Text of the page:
This esteemed organization for environmental physicians has determined that molds and mycotoxins in indoor air "can lead to disease in otherwise healthy individuals" and that "many physicians are not fully
aware of the scope of mold related health problems and are inadequately equipped to investigate and manage possible cases of mold exposure in a timely fashion". Anyone who has been harmed by indoor molds and has tried to get help from their regular physicians can testify to the truth of this statement.
American Academy of Environmental Medicine
6505 E Central • Ste 296 • Wichita, KS 67206
Tel: (316) 684-5500 • Fax: (316) 684-5709
Molds and Mycotoxins (Toxic Molds) in Human Health
It is commonly recognized that a large body of medical
literature and extensive clinical experience indicates that sufficiently
high exposures to indoor airborne mold can lead to disease in
otherwise healthy individuals. Since environmental health has not
been a focus of medical education, many physicians are not fully
aware of the scope of mold related health problems and are
inadequately equipped to investigate and manage possible cases of
mold exposure in a timely fashion.
Exposure to significant levels of indoor mold can cause acute or
chronic dysfunction or injury to all organ systems including the
respiratory, neurological, cardiovascular, genitourinary,
gastrointestinal, musculoskeletal, immune (through both immediate
and non-IgE mechanisms) and hematological systems. In addition to
the resulting more commonly considered respiratory conditions such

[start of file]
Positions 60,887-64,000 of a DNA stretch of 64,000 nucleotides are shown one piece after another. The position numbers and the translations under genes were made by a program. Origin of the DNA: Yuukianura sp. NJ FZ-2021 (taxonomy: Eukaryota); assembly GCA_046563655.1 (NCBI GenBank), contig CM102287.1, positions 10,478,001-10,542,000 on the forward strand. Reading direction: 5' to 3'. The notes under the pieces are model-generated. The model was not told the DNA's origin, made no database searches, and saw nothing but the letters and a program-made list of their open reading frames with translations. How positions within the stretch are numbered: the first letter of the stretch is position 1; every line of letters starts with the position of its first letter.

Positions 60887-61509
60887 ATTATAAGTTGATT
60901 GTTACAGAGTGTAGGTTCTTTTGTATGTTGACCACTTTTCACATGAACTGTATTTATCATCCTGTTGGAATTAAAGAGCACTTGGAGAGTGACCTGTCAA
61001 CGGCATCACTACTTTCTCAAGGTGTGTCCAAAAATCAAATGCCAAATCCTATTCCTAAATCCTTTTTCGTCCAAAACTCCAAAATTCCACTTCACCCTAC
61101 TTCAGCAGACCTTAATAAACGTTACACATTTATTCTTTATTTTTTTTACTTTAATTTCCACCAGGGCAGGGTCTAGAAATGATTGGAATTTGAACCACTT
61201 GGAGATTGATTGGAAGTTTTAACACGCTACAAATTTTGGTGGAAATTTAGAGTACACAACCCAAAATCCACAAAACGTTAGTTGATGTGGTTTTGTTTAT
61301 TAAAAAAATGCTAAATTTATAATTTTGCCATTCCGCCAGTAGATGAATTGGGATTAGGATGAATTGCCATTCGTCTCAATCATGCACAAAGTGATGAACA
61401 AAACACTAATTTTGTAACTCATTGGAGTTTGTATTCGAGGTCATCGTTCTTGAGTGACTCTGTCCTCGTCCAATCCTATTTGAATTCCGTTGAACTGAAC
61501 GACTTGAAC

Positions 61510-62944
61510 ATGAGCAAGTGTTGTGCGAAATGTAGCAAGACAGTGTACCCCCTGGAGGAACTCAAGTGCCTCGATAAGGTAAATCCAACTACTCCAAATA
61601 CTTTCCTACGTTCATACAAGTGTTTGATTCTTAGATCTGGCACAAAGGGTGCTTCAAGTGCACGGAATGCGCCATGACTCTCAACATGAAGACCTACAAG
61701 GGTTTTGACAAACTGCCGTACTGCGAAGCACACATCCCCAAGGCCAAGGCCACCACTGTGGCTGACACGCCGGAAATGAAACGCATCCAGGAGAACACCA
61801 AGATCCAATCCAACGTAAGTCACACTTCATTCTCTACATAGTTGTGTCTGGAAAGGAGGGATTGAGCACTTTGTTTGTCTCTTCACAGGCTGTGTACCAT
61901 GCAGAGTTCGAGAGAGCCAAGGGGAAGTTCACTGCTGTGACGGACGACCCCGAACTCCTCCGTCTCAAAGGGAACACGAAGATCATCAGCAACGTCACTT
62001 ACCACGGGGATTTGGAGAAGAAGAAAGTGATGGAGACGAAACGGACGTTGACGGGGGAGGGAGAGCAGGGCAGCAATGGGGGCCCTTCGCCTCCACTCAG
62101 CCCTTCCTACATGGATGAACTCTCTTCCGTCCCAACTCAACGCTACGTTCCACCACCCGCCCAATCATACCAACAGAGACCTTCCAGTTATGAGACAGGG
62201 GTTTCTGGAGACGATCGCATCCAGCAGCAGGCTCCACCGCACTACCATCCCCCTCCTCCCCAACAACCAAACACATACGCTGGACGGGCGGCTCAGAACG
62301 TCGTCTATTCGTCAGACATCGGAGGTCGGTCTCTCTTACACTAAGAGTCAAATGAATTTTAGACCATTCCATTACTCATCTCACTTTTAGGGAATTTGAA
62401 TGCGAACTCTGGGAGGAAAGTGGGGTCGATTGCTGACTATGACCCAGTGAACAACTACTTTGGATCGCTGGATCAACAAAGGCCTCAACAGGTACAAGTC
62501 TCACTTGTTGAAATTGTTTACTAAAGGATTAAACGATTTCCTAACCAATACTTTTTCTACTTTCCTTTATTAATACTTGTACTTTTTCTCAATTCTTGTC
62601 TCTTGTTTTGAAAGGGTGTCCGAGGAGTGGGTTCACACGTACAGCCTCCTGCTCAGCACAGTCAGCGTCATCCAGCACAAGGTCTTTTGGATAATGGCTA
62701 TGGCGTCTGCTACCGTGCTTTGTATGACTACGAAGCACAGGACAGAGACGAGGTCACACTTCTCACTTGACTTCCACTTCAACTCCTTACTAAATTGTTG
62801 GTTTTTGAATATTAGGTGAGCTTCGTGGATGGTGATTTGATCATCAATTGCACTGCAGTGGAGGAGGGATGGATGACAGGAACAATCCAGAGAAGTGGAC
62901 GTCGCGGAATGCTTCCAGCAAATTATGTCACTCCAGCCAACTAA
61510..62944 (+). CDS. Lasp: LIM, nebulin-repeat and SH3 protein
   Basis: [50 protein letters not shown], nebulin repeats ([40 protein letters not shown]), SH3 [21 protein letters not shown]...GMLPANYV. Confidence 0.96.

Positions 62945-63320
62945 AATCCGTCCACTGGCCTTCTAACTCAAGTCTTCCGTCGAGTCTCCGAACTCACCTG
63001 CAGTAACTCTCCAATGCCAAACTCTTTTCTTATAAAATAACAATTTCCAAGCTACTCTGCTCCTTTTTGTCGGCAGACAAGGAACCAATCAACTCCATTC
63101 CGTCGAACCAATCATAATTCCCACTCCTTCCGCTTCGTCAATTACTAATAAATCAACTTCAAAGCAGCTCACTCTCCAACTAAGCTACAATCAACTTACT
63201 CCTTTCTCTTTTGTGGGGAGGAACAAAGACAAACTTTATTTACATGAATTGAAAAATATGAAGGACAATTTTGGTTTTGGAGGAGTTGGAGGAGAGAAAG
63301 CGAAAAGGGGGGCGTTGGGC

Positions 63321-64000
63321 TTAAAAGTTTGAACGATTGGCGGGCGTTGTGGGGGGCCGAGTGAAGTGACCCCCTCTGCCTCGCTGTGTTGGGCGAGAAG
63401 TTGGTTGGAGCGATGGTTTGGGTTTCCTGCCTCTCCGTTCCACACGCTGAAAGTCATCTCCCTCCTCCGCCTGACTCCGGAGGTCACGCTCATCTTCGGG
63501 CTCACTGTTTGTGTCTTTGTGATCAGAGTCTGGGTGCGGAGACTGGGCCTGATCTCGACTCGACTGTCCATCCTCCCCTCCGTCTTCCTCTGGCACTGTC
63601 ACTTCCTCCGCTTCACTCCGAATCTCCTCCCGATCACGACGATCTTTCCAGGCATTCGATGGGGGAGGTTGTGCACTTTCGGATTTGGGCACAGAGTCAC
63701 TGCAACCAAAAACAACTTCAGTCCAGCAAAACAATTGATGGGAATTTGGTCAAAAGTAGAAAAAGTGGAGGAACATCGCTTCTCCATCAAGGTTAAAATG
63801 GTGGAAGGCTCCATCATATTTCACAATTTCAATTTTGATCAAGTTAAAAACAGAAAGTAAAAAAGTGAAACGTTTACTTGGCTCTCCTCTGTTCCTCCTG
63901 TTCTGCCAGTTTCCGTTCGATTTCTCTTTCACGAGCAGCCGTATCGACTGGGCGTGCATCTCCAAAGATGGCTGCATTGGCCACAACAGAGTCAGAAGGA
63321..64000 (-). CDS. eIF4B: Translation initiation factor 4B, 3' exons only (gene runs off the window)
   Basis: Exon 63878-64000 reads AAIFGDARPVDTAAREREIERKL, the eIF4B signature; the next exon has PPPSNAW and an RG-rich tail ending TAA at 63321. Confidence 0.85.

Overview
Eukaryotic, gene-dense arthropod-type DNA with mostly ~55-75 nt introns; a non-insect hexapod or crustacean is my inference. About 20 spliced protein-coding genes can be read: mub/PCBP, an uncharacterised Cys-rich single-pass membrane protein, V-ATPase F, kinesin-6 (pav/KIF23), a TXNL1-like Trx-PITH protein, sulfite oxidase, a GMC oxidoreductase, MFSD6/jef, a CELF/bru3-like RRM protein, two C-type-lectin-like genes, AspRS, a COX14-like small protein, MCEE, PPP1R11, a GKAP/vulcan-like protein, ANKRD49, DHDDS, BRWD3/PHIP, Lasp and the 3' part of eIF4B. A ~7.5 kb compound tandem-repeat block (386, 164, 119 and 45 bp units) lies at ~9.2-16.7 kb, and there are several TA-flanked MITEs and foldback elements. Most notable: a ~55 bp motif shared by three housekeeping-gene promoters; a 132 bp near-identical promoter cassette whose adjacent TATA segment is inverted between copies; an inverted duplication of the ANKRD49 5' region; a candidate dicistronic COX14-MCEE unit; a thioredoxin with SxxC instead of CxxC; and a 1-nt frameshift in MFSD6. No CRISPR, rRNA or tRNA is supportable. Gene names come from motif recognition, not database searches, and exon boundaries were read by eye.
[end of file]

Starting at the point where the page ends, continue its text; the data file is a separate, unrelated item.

as asthma and rhinosinusitis, exposure to mold proteins and
mycotoxins has been associated with fatigue, reduced concentration,
imbalance, poor memory and hemorrhagic disorders.
Mold contaminated buildings may well require prompt, serious
remediation since avoiding further exposure is the first step in
treatment as well as a major part of disease prevention.
The American Academy of Environmental Medicine (AAEM)
recommends continuing research regarding mold related health
problems and suggests that experienced health authorities
disseminate knowledge about this public health issue in order to
achieve widespread clinical competence among health professionals in
the investigation and management of actual or alleged mold exposure.
Supporting medical and scientific literature on this issue, along with
opportunities for formal training in environmental health, are
available through the AAEM.
Approved by the Board of Directors of the American
Academy of Environmental Medicine on March 1, 2008.
Environmental physicians are usually far more aware of the problems that mold can cause, in part, through their membership in AAEM. Lists of these physicians may be found on their website, above (SMH). For more information on how to obtain medical assistance, go to https://www.schoolmoldhelp.org/content/category/12/118/63/.